Iron sands extraction too risky to receive iwi’s approval

By Debbie Packer*
Ngati Ruanui Chief Executive

  Debbie Packer
 

Debbie Packer

Nga Ruanui has dealt with many Resource Management Act (RMA) applications for water use, oil and gas exploration and minerals exploration. It’s not new to us. We have worn the consequences of an unprecedented number of permits for many years. We are experts in this field.  In our experience, we have found that first time explorers over-promise, but under-deliver. Even today, we have seen an oil company in our region has pre-warned its shareholders that its drilling programme was too ambitious and it’s necessary to scale back.

Deciding on a marine consent for Trans-Tasman Resources Ltd (TTRL) to mine iron sands from the seabed off the Taranaki coast will be one of the most difficult decisions that the Environmental Protection Agency (EPA) will likely ever face.  The permit is planned 22km north of the Patea awa, an area that holds significant marine life and is a traditional fishing area for us. There is a natural food chain that will be affected by this invasive activity. We have an obligation and a responsibility to ensure that these grounds will be available with the same marine life, or more, for generations to come.

Nga Ruanui believes this proposal is too risky and has too many environmental uncertainties to be approved by the EPA. In our view, TTRL simply does not meet the requirements of best practice nor has it produced adequate information for interested parties to have any degree of confidence that adverse effects can be mitigated.

The companies that meet best practice are those that share information about every pipe, every bolt and every switch. They provide copies of emergency and contingency plans, environmental reports, plans for marine mammal management and every aspect of their operations. Those are the companies that understand the importance of building confidence in the public and acceptance from iwi. They consult early and consult regularly. They don't profess to know more about our tikanga than we do. In the case of TTRL, the ultimate insult came when one of that company’s non-Māori staff completed a cultural analysis on our behalf!

The worse practicing companies don’t provide environmental information and instead choose to speak to important constituents through multiple press statements. We have sighted seismic survey data and mammal data from other applicants, and one thing I know for certain:  this sector runs on data, science and fact. That is what has been missing with TTRL. The company has failed to consult as intended in the legislation and failed to reassure us of the environmental viability of this mining plan. We believe it’s because they simply do not have all of the information.

It’s important that we are not misunderstood. Ngati Ruanui is not anti-mining or anti-exploration. We believe that a strong economy – one that can be driven in part from minerals, oil and gas extraction – is in the interests of all our iwi members, many of whom might benefit directly from jobs or through ancillary supporting businesses. We have been involved in numerous RMA applications by virtue of the fact that we live in an area that is blessed with a high concentration of raw minerals. As a consequence, we are experts in dealing with this type of process.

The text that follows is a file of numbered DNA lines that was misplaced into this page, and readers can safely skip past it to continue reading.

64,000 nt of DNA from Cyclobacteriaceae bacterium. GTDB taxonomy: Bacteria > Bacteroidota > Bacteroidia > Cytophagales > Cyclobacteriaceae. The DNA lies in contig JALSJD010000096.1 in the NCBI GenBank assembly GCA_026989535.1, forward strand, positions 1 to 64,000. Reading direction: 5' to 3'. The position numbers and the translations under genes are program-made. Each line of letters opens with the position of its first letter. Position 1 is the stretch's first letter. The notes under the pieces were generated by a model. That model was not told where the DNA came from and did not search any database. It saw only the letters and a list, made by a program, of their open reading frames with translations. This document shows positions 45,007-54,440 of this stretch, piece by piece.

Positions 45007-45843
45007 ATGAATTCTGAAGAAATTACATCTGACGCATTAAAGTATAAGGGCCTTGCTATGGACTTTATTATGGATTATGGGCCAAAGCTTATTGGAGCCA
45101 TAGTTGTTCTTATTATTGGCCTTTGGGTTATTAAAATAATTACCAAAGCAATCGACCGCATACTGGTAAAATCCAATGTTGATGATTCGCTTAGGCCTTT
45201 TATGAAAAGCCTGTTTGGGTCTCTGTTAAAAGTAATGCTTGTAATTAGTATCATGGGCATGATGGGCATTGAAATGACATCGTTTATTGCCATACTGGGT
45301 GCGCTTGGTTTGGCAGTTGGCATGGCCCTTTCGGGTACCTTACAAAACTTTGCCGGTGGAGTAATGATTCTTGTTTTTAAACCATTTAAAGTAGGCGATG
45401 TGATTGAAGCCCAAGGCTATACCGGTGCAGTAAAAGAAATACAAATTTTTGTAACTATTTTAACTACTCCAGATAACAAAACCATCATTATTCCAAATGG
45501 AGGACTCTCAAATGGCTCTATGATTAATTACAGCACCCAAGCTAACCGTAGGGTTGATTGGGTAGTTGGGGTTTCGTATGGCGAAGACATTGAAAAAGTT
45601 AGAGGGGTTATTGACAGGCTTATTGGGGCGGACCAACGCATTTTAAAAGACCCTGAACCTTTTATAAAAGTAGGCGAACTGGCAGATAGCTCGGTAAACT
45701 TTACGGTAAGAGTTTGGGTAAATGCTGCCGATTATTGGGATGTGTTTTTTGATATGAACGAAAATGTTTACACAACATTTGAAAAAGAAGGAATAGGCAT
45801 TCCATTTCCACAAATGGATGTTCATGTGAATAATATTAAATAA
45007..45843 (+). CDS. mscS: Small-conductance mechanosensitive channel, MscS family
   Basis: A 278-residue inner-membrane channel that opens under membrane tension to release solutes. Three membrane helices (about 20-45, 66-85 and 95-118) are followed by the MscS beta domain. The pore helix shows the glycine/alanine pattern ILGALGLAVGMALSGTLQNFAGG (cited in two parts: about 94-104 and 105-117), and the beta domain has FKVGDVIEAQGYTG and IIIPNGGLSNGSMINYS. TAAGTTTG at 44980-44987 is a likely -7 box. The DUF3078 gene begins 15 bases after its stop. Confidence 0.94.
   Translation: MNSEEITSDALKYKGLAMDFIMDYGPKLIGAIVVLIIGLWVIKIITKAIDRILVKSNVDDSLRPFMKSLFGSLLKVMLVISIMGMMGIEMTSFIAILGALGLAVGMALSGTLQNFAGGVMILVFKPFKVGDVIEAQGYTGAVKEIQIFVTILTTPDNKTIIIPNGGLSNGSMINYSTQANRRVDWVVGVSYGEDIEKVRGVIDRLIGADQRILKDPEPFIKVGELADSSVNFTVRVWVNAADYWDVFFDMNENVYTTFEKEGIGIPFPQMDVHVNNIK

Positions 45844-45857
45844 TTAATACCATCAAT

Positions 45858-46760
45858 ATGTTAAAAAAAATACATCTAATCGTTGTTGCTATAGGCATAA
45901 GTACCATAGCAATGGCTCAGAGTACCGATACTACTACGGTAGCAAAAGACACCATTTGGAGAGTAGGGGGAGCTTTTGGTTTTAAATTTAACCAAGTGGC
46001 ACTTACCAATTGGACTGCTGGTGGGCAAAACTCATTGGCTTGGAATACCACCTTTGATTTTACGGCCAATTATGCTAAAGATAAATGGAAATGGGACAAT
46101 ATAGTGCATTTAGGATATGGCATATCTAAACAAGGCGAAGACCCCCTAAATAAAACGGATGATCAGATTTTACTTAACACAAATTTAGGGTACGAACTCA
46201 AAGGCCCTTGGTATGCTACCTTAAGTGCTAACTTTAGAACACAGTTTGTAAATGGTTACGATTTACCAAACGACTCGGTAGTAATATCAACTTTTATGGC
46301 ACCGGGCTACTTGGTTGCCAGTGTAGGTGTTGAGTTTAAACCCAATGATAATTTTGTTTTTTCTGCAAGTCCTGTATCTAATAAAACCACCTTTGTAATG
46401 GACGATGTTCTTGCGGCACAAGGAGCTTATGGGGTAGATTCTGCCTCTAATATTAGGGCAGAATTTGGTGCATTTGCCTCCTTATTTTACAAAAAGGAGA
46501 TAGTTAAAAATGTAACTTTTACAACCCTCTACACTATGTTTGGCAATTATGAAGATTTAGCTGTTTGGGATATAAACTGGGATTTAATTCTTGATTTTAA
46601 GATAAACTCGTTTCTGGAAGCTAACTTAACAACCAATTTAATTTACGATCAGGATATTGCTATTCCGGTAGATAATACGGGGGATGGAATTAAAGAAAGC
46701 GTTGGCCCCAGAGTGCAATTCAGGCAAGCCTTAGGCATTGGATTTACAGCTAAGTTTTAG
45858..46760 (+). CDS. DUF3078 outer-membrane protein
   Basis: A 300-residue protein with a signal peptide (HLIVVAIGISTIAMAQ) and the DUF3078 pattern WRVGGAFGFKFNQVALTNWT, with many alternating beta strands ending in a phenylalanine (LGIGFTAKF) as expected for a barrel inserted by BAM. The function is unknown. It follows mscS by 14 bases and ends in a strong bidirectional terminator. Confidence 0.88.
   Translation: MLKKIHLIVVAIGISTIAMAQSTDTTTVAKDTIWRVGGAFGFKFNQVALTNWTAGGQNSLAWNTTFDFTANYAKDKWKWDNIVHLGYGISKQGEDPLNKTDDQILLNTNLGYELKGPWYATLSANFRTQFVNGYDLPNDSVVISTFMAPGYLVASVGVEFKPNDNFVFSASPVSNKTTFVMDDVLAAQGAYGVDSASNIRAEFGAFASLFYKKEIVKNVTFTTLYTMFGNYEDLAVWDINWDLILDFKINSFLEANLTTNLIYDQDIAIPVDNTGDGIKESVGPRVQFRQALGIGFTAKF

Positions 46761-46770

We have the most oil wells in our rohe compared to that of other iwi in the country thanks to the number of permits that have been approved. Within our rohe is the only producing deepsea oil well in New Zealand. We have the largest earth dam in the country, and a very large Fonterra outlet. 

In responding to these applications over the years, we have become experts in the field of resource management. We stand with the legacy of 50 years’ experience as energy sector specialists. The Minister for the Environment has a formal parallel engagement relationship agreement with our iwi. The Minister engages with us because they don't have the knowledge base or on-the-ground experience that we do. We have been commissioned by the Ministry of Business, Innovation and Employment (MBIE) to develop Best Practice Guidelines for the energy sector to engage with Iwi and which has been endorsed by the Iwi Chairs Forum, other oil and mineral companies, the Petroleum Exploration and Production Association (PEPANZ) and Straterra, which represents the minerals and oil sectors and which TTRL is a member.

We use our experience to analyse crisis management plans, environmental ethics, risk strategies and all other manner of things associated with extraction industries. If the EPA can’t be reassured by our experience, then how can it be reassured by the inexperience of TTRL? And what possible conditions should be placed on this mining application to reassure us, the tangata whenua, that any consent for TTRL will be managed and monitored appropriately? In our expert opinion, TTRL needs to satisfy these concerns before the EPA provides that company with any approval to commence their mining operations.

*Debbie Packer (Ngati Ruanui, Nga Rauru) is a management consultant with more than 20 years’ experience in investment, media, local government, financial management, iwi/Māori development and entrepreneurship. She is the Chief Executive of Ngati Ruanui iwi, the Deputy Mayor of the South Taranaki District Council and maintains governance positions on iwi investment companies. Debbie also serves on the Māori Economic Development Panel, the Work & Income Advisory Panel, and the Local Government Efficiency Board, among others.